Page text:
[D+70] – Meeting people at the beach on a rainy day

Today was a rainy day, especially in the morning, when we could hear heavy clap of thunder. When the rain became less intense, I decided to go to the beach and take a few new pictures.

The sky was a bit too gray so my photos didn’t turn out as well as I expected. I was told that Congo seems a bit empty, based on what people saw on my blog… what you’ll see below will kinda go that way, but there were really few people on the beach today. But let’s make it clear : there are a lot of people in the main streets, and on the beach on sunny days !

I rapidly met a few children and adults, who shouted at me asking for a photograph. They were really nice, and even if people often tend to ask for money (I’ll do an essay about this in the upcoming days/weeks, I guess), they didn’t bring this too much to the fore and I spent a nice moment with them.

Realizing I had my Zoom H4n recorder with me, one of the guys, named Junior (in black & red in the pictures below) asked me to record him singing. Actually he was pretty good, so I thought I would post the audio clip on my blog ! Here it is :

Do you like it ? Share you feelings and leave a comment if you have a sec’ (you can log in with Facebook with a click only!)…

My first aim was to reach The Wharf, which I am referring to in my to-do list. I felt that the Congolese that were accompanying me were   slightly reluctant to reach this old building in concrete, so we went back. I remembered that I had been told that walking after the “Wharf” was dangerous, so I asked one of the guys if this was true. He confirmed people could be killed (or at least robbed), so I assume that I’ll only take a few quick pictures when I’ll get back there, but never go past it !

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Categories: Everyday life, Landscapes | Tags: , , , , | 3 Comments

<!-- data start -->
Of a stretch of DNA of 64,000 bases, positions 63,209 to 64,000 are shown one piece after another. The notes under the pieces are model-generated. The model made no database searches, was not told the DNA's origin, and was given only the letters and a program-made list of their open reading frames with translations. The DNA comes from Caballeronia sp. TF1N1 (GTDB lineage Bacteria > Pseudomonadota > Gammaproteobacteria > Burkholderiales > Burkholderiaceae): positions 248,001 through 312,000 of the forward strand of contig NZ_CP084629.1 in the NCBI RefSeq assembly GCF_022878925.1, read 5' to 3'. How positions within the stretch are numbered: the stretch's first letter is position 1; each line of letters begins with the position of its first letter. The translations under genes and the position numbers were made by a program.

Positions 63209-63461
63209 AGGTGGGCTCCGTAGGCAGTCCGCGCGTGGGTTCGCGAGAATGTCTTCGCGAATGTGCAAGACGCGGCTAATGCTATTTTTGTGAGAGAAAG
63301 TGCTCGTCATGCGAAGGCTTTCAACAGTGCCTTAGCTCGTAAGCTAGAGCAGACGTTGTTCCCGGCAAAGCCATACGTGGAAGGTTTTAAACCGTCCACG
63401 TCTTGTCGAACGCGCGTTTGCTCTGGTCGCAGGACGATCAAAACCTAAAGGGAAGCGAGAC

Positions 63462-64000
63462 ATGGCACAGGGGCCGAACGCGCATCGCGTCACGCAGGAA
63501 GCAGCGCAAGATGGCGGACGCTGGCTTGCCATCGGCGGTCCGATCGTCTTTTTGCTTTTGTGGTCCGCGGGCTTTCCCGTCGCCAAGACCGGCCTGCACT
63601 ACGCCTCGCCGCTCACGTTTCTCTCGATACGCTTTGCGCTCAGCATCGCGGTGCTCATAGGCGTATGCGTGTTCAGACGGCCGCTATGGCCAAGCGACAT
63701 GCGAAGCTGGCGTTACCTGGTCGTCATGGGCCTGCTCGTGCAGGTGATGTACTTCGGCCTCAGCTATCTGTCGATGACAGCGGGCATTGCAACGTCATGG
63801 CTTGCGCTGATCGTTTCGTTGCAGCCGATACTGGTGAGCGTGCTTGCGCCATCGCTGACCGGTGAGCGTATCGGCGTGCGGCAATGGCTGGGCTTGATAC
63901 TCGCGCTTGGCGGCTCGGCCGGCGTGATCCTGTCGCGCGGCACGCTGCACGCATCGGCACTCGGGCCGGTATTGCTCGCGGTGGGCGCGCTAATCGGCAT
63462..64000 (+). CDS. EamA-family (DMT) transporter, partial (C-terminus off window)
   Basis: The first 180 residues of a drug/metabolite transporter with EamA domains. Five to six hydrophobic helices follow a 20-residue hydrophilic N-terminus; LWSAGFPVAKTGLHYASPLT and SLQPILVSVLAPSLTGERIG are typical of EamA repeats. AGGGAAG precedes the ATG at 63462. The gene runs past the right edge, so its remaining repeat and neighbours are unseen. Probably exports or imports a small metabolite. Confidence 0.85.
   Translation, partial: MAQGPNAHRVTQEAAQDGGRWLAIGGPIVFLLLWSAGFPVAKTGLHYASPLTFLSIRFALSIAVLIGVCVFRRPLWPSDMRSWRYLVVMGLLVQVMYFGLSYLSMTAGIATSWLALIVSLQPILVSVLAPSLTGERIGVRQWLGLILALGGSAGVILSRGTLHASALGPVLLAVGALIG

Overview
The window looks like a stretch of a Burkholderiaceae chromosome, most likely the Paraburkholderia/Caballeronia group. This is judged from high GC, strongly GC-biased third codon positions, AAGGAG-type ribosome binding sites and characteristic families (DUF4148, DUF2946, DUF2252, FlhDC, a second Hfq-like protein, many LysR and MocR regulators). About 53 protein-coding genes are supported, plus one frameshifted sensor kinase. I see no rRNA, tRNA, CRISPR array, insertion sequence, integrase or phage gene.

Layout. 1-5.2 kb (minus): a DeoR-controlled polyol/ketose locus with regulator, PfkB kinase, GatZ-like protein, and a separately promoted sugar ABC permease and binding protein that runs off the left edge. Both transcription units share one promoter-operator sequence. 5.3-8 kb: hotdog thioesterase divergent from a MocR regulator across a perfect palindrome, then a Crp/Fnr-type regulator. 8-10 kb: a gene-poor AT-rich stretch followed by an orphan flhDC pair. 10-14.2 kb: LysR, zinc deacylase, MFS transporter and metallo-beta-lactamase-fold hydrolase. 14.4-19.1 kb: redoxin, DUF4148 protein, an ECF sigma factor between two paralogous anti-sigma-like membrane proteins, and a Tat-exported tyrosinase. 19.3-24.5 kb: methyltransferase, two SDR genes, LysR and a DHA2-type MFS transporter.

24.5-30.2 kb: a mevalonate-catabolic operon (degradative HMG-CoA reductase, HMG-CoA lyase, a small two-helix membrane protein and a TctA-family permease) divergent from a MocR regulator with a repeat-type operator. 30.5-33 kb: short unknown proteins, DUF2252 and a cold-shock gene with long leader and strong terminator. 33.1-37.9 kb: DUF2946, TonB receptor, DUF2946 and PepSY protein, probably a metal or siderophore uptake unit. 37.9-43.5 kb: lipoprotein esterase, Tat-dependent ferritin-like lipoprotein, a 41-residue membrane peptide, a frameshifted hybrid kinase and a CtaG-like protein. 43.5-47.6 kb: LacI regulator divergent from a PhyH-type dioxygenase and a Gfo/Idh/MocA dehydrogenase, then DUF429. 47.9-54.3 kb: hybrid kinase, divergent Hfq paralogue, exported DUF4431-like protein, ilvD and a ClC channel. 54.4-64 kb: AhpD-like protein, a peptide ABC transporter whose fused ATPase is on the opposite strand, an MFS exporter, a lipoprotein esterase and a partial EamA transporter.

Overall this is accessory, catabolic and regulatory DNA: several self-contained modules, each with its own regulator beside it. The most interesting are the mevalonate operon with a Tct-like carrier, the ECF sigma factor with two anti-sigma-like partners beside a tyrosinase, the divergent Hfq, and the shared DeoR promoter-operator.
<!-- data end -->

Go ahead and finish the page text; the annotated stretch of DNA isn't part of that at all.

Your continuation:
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3 thoughts on “[D+70] – Meeting people at the beach on a rainy day

  1. I know about the people asking money, many tourists are very concerned about it here. I ti simple: white people come from first world country, traveling from so far away, so they might have coins, and at certain areas they will try to sell you everything they can, or just open the door of the bus, help to carry your stuff, whatever that makes you feel compromised to give a tip. At some places like Cuba, they make this a way of life, they are just hanging around touristic areas, start random talking, became friends, they talk about you about how hard is life, you feel empathy, you give them stuff like clothes, money, and children are happy with just some chewing gum. But most of them are young girls willing to catch you and take them out of the country… I’ve been there O___o!

    In México is not so obvious, we are more into tipping culture, you tip the cab driver, the kid who put your goods inside bags at supermarket, the guy who is just hanging around your car “watching” for it and offering to wash it, but of course tourists are not so glad about giving their money to every person who come close to them on the street, most of them homeless from outside the city. It’s understandable that poor people who had that way of life, found that practice just easy, they see the white guy/girl, show sad eyes, and ask for food; or just became too friendly. Of course, we are aware people just come for a vacation, not for saving the poor, and they do not want to be bothered, and aware that not every tourist is a rich european-american-canadian guy.

    • José,

      Thanks a lot for sharing this opinion and experience about this “tipping” phenomenon. I do think I’ll include some parts of your comment in the article I’m planning on this topic.

      You’re totally right, people see the white guys as someone who’s rich and who’s gonna give some money. Indeed, every tourist or expat is not necessarily a rich person. Also, I’m more inclined to give tips to waiters than to people trying to get money by opening the taxi’s door or simply asking. I think it’s also due to the fact that in France (especially in Paris), many people are begging in the streets, and it gets heavily boring because most beggars are literally pestering everyone walking by, instead of simply asking or trying – like here in Congo – to help a bit

      It’s indeed really less aggressive in Congo, but it happens more often =) !

      Btw, I’m just summing up and synthesizing a few ideas, it’s neither my complete point of view nor a matter of real debate I think. I’ll post an in-depth essay in the upcoming days/weeks about this.

  2. Write more, thats all I have to say. Literally, it seems as though you relied on the video to make your point.
    You

    clearly know what youre talking about, why throw away your
    intelligence on just posting

    videos to your weblog when you could be giving us something enlightening to read?

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